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Amazon paid no corporate tax in Luxembourg


Amazon had a record year in Europe in 2020, as the web giant posted revenue of 44 billion euros as people shopped from home during the pandemic. But the company ended up paying no corporate tax in Luxembourg, where the company is headquartered in Europe.

The company’s European retail division reported a loss of 1.2 billion euros ($ 1.4 billion) to Luxembourg authorities, according to a recent financial file, making it exempt from corporate tax. The loss, which was in part due to discounts, advertising and the cost of hiring new employees, also meant the company received € 56 million in tax credits that it could use to offset future tax charges when it makes a profit, depending on the record. , published in March.

Amazon was in compliance with Luxembourg regulations, and it pays taxes to other European countries on the profits it makes on its retail operations and other parts of the business, like its distribution centers and cloud services.

But the depot is likely to provide new ammunition for European policymakers who have long tried to force US tech giants to pay more taxes. And the Biden administration is pushing for changes in global tax policy as part of an effort to raise taxes on large corporations, which have long used complicated maneuvers to avoid or reduce their tax obligations, including shifting their profits. to low-tax countries, such as Luxembourg. , Ireland, Bermuda and the Cayman Islands.

President Biden has said he aims to raise up to $ 2.5 trillion over 15 years through measures such as raising corporate tax rates to 28% from 21% and imposing ‘a minimum tax on global profits.

Already, France has levied a 3% tax on revenues from digital services provided in the country, an effort to extort some revenues from internet companies – a tax Amazon says it pays – but policies across the country European Union were thwarted by opposition from Washington.

In its dossier, covering 2020, Amazon avoids paying Luxembourg corporate tax, which is a tax on profits. In 2020, Amazon’s global international segment reported operating profit of $ 717 million. And in the first three months of this year, all of the company’s profits climbed to $ 8.1 billion, an increase of 220% over the same period last year. Documents filed by Amazon for the first quarter, released last week, also showed it achieved $ 108.5 billion in sales, up 44% as more customers made purchases in online due to the pandemic.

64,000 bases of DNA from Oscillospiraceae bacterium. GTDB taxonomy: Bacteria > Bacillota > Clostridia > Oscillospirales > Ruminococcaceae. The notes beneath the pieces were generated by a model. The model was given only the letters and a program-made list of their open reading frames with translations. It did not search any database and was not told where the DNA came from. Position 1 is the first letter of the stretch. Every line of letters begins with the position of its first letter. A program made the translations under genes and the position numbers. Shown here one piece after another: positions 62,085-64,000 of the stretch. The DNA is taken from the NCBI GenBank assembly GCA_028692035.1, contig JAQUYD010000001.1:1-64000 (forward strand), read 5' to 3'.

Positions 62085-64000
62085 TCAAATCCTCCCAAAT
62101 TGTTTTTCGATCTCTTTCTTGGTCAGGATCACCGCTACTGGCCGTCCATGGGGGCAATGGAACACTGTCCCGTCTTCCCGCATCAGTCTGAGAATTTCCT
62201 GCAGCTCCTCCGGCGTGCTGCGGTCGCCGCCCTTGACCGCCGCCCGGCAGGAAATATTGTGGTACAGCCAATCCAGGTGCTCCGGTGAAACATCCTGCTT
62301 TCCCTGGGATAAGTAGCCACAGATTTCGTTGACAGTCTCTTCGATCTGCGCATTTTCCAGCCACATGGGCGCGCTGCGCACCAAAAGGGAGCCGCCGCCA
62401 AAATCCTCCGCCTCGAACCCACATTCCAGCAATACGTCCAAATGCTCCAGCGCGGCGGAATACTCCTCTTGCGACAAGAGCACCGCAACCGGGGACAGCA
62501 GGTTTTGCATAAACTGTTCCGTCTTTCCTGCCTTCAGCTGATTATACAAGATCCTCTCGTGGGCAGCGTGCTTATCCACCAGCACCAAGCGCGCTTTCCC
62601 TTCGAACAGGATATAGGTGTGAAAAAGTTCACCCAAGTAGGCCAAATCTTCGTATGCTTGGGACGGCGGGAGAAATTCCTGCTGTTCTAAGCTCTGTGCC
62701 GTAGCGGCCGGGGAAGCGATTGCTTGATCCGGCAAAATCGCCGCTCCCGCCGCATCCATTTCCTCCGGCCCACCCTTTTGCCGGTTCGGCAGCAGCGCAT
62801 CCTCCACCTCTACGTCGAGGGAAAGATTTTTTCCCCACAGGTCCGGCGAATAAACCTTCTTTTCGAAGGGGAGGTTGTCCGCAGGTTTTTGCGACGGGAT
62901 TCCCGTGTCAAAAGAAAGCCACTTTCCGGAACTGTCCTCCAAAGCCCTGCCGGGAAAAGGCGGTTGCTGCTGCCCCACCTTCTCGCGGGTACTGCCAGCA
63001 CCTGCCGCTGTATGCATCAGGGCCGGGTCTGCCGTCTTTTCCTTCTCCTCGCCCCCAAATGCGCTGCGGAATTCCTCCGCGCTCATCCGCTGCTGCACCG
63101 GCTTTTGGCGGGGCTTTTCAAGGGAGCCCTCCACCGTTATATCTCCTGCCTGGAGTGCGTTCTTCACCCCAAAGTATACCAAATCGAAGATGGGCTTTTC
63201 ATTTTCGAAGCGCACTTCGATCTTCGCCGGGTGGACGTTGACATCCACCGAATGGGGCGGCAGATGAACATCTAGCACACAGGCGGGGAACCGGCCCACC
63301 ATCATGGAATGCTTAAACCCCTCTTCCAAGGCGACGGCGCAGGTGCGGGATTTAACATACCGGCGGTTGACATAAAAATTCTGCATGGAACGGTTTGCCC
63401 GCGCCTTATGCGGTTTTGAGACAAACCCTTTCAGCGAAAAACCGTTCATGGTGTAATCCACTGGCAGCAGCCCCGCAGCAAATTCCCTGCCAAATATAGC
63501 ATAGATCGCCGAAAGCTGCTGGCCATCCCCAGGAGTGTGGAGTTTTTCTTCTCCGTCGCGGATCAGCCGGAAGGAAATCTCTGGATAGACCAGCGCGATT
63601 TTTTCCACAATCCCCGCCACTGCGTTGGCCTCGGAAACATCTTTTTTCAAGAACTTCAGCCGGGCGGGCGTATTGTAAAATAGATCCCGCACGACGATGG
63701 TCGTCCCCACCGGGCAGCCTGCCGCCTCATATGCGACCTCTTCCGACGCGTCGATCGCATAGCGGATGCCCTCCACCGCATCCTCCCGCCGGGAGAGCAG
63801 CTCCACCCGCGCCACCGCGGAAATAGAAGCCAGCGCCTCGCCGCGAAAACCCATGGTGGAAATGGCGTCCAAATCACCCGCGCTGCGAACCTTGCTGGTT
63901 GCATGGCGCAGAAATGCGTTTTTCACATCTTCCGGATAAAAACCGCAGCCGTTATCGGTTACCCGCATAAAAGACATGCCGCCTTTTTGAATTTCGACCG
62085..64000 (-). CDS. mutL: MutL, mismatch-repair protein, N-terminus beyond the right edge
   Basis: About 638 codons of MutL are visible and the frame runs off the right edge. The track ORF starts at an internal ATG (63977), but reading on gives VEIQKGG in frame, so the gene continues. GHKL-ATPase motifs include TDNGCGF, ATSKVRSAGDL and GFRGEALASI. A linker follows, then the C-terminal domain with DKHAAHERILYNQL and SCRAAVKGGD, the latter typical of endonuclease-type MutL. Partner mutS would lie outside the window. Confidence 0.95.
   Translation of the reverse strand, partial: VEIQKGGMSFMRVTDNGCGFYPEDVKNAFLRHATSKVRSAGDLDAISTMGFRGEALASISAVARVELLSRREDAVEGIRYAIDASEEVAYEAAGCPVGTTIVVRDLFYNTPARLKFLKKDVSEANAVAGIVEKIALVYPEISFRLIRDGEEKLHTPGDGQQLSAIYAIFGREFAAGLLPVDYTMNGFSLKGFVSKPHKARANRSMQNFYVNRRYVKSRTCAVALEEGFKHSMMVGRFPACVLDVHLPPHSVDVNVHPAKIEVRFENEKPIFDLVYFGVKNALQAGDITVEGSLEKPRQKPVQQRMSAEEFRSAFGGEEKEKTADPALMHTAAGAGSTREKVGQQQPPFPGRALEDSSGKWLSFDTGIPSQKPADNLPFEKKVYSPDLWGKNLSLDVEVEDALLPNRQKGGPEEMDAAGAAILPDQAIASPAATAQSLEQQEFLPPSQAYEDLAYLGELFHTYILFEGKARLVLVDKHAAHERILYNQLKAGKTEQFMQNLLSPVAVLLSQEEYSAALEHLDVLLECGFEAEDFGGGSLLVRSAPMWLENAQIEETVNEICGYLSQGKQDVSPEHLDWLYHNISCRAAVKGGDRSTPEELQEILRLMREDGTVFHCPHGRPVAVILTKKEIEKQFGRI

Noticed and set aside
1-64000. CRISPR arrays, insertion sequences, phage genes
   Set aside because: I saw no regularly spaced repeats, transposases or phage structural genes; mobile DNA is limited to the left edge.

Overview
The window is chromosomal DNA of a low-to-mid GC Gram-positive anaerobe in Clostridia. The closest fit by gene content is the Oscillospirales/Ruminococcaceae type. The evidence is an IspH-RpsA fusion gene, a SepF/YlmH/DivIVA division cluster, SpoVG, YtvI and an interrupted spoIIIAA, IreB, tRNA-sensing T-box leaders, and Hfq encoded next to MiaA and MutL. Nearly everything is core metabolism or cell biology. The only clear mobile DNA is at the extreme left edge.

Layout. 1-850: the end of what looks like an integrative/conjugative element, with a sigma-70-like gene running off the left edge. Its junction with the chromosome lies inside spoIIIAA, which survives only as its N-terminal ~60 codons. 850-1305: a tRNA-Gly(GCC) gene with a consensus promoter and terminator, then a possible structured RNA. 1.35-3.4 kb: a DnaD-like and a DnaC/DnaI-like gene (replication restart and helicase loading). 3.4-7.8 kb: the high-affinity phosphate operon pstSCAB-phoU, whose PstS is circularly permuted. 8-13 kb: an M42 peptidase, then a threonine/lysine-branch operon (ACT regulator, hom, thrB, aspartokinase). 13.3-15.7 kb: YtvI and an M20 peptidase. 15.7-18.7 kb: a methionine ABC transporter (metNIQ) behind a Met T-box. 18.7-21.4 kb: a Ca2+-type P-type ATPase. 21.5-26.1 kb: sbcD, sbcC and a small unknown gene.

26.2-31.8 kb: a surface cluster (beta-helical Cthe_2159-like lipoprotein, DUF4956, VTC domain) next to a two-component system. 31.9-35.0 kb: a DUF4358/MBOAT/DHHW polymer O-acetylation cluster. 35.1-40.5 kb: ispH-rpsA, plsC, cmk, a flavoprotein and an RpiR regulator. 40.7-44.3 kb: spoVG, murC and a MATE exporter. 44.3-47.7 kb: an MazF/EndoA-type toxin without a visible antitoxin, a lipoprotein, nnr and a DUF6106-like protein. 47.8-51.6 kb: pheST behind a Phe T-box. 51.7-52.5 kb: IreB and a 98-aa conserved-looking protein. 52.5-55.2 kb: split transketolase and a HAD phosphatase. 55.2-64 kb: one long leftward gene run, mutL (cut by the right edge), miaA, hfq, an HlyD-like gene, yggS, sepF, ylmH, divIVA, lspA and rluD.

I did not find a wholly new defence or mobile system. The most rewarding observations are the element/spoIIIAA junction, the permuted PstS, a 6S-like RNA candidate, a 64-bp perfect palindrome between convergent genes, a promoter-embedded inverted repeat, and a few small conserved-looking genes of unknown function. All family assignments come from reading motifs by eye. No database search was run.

The company’s filing with Luxembourg was reported earlier by The Guardian.

Amazon spokesperson Conor Sweeney said the company has paid all required taxes in each country in which it operates.

“Corporate tax is based on profits, not income, and our profits have remained low given our heavy investments and the fact that retail is a highly competitive, low-margin business,” said he declared.

Amazon has already paid taxes in Luxembourg, although European regulators have said the payments are less than the company’s fair share. In 2017, European competition regulators ordered Luxembourg to claim around € 250 million in unpaid taxes from 2006 to 2014 from Amazon. Amazon and Luxembourg have appealed the ruling and a judgment from Europe’s second highest court is expected next week.

Margaret Hodge, a British MP, said Amazon deliberately created financial structures to avoid taxes. “It is obscene that they feel that they can make money all over the world and that they have no obligation to contribute to what I call the common pot for the common good”, she declared.

Matthew Gardner, a senior researcher at the Institute on Taxation and Economic Policy, a left-wing research group in Washington, said Amazon’s Luxembourg dossier showed why there was such an emergency, not only in the European Union but also in the United States, to require a global minimum tax.

“It’s a stark reminder of the high financial stakes of inaction,” he said.



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